Which leads me back to my earlier question: Time’s are changin’. The masses are moving from one screen to another… to many. As a brand, agency, or marketing professional… what are you doing about it?

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70 ‘things to watch’ in ’07 reviewed

In December of 2006, brand-building power-house JWT produced a list of “70 Things to Watch in 2007.” A copy of it landed on my desk earlier this year, and at the time, I thought… well, this is kind of interesting.

Being a genius and all, I dipped it in a healthy dose of skepticism and filed it away in my wait-and-see-what-the-idiots-think file, where it sat collecting dust until… this morning.

I am particularly fond of the intro that frames the list:

“As globalization continues to make our world seem smaller, localization will come to a head in 2007,” says Ann Mack, director of trendspotting at JWT. “We’ll put great emphasis on sourcing everything from food to textiles. Decadent and excessive consumption will fall to the wayside as we stress quality, minimal environmental impact and support of local producers.”

Right… and Hillary Clinton will ask Monica Lewinsky to be her Vice President, and a dozen purple pigs will fly out of my butt.

Of course the sad part is that I desperately wish Ann’s prediction came true… but then what in the world would I do for a living if there were no more interest in decadence and excessive consumption???

Anyway… here’s the list—with a few brilliant comments from Your Truly in bold. See how many of these things you’ve heard of—er, agree with. My personal fav has got to be #30: “brand sluts”. How and when did that become a cutting-edge trend???

Seventy Things to Watch in 2007 (by the folks at JWT):
1. Skype/VoIP
2. Wii and the next-generation gaming systems
3. The business of social networking (love it!)
4. Pop-up stores, restaurants and bars … installation style
5. Shrinky Dink technology (TVs are flat and hidden, iPods are down to half an ounce,
speakers are smaller and less visible, and so on)
6. The rise of nanotechnology
7. Sustainable construction/green buildings
8. Hydrogen fuel cell technology
9. Veggie-bus: school buses running on biodiesel fuel
10. Trans-fat fallout
11. Reality show talent searches (is that an oxymoron or what?)
12. Ohio State’s freshman basketball phenom, Greg Oden (who?)
13. Fear of agri-terrorism (Is that like, when McDonald’s runs out of Happy Meals?)
14. Halal foods
15. Participatory advertising (user-generated advertising and music video competitions) (love it!)
16. Premium-drink bars (thirsty just thinking about it….)
17. Organic fabrics
18. Stem cell research
19. Iceland (???? Really?)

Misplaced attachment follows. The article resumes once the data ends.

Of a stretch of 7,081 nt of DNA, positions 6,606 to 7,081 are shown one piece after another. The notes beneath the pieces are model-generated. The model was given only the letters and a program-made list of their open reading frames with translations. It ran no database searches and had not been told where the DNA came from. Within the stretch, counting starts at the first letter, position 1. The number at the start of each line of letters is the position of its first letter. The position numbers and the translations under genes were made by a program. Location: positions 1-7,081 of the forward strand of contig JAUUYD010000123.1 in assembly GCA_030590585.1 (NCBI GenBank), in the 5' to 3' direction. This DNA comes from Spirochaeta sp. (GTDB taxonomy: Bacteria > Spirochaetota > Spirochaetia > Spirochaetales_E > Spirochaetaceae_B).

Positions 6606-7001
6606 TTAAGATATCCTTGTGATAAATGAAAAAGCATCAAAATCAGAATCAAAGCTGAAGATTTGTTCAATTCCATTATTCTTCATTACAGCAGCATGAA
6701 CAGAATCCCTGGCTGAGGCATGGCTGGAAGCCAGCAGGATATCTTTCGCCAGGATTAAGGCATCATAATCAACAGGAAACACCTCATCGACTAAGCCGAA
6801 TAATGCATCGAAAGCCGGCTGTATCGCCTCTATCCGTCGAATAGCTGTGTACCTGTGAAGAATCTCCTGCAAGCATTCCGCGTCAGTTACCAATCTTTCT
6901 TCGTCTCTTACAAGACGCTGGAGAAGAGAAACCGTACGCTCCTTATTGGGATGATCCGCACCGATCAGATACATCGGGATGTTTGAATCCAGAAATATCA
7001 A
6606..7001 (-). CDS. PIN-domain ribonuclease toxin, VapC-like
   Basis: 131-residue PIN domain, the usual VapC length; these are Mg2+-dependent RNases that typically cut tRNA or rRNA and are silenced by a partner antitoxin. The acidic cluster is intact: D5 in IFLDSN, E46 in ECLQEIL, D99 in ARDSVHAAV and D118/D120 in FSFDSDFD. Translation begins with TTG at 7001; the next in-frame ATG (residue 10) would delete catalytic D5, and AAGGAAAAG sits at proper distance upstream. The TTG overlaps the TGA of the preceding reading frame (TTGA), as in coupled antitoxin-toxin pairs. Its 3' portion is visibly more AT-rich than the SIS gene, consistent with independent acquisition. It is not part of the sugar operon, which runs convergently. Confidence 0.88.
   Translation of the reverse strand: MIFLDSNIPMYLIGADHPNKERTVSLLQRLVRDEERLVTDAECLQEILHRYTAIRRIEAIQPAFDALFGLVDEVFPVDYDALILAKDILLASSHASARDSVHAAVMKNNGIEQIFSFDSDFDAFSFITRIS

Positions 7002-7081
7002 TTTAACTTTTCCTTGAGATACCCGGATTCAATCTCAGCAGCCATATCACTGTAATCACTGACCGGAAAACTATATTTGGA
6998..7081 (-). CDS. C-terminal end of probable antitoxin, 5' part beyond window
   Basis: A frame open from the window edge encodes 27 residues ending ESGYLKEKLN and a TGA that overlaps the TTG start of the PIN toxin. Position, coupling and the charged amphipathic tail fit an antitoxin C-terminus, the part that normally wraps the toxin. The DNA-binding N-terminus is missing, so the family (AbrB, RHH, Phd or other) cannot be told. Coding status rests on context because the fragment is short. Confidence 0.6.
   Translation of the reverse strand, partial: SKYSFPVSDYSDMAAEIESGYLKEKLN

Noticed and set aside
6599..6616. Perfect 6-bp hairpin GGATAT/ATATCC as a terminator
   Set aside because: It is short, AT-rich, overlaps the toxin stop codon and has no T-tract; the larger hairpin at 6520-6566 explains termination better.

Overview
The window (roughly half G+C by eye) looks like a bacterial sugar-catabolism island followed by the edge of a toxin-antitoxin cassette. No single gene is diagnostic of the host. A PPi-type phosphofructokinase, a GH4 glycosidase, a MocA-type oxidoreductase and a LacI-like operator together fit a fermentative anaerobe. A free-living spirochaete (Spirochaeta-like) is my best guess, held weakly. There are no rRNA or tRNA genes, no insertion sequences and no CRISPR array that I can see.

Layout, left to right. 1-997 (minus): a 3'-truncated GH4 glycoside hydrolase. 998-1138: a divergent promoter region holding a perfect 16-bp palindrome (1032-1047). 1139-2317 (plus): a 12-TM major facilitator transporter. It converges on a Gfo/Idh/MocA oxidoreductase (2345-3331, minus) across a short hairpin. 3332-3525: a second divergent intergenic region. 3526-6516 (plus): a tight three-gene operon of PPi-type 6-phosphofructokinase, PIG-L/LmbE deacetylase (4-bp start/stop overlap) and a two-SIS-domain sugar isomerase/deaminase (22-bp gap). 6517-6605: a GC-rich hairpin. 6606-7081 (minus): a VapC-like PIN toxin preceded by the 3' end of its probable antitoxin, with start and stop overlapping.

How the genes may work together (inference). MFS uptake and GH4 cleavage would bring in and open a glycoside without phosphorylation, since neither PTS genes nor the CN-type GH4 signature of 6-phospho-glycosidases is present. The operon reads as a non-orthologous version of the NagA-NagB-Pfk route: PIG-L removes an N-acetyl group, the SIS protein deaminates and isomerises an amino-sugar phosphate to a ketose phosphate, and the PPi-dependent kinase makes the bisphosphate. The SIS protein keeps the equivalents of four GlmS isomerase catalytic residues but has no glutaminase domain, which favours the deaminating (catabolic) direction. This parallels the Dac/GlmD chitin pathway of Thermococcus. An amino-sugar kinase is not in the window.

20. Hybrid dogs (Dogs that run on batteries or solar panels? Huh?)
21. Locally sourced produce (how retro!)
22. Churchonomics: religion as big business
23. Reunions of donor insemination siblings (that’s an after-school special in the making, no?)
24. Hitting the off button: demanding downtime
25. Indian cross-over actress Aishwarya Rai
26. Home-schooling (EW!)
27. Natural building materials such as stone and wood
28. Binge chilling (sweet!)
29. Personalized diets
30. Brand sluts
31. Modernized tradition
32. Chindia
33. Alpha moms
34. Internet TV
35. Citizen journalism
36. RSS feeds
37. Fresh Direct
38. Google domination (Google as acquirer, and Microsoft as Google follower)
39. Mobile video
40. Rachael Ray
41. Inconspicuous consumption (like when I hide my copy of People under the whole wheat tortillas at the check-out line?)
42. X-Factor’s Leona Lewis
43. Dreamgirls’ Jennifer Hudson
44. Environmental causes
45. Companies going green
46. Barack Obama
47. Soft, natural hair
48. Microgeneration (generating one’s own energy)
49. Party planning for teens
50. Paying for user-generated content (sweet, maybe I’ll make a few bucks after all)
51. Higher-waisted pants
52. iPhone (this should have been at the TOP of the list!)
53. Co-branding (think Nike plus Apple)
54. Britain’s Amy Winehouse
55. The rebirth of raves
56. Energy-saving lightbulbs
57. Sacha Baron Cohen
58. Mash-ups (music, Web sites, everything)
59. Japanese apparel chain Uniqlo
60. Promoting “Brand Me” (uh… hello… that’s so 1999)
61. Ensemble TV casts (Ugly Betty, Grey’s Anatomy, Heroes, Criminal Minds)
62. Multilingual cinema
63. “Kidults”
64. Transformers (the movie)
65. Web-based microfinancing
66. Generosity (not that!!!!!)
67. Al Gore, the environmentalist
68. Unstrategic alliances (Paris and Britney, Tom and Brooke, Bush Sr. and Clinton)
69. Europeans getting fatter (it’s about time!)
70. Age shuffling (40 is the new 20, for example)